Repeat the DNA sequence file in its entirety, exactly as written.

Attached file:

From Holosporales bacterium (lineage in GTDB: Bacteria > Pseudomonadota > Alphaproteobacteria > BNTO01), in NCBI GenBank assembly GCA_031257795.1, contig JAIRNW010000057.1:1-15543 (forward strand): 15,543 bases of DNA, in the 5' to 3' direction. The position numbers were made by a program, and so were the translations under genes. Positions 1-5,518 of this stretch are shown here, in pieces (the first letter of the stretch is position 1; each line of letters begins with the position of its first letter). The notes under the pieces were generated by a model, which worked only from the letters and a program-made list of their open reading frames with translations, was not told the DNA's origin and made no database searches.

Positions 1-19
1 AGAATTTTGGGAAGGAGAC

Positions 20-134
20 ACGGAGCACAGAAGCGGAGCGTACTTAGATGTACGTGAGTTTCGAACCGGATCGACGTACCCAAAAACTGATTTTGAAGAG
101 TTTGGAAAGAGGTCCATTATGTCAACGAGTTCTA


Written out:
From Holosporales bacterium (lineage in GTDB: Bacteria > Pseudomonadota > Alphaproteobacteria > BNTO01), in NCBI GenBank assembly GCA_031257795.1, contig JAIRNW010000057.1:1-15543 (forward strand): 15,543 bases of DNA, in the 5' to 3' direction. The position numbers were made by a program, and so were the translations under genes. Positions 1-5,518 of this stretch are shown here, in pieces (the first letter of the stretch is position 1; each line of letters begins with the position of its first letter). The notes under the pieces were generated by a model, which worked only from the letters and a program-made list of their open reading frames with translations, was not told the DNA's origin and made no database searches.

Positions 1-19
1 AGAATTTTGGGAAGGAGAC

Positions 20-134
20 ACGGAGCACAGAAGCGGAGCGTACTTAGATGTACGTGAGTTTCGAACCGGATCGACGTACCCAAAAACTGATTTTGAAGAG
101 TTTGGAAAGAGGTCCATTATGTCAACGAGTTCTA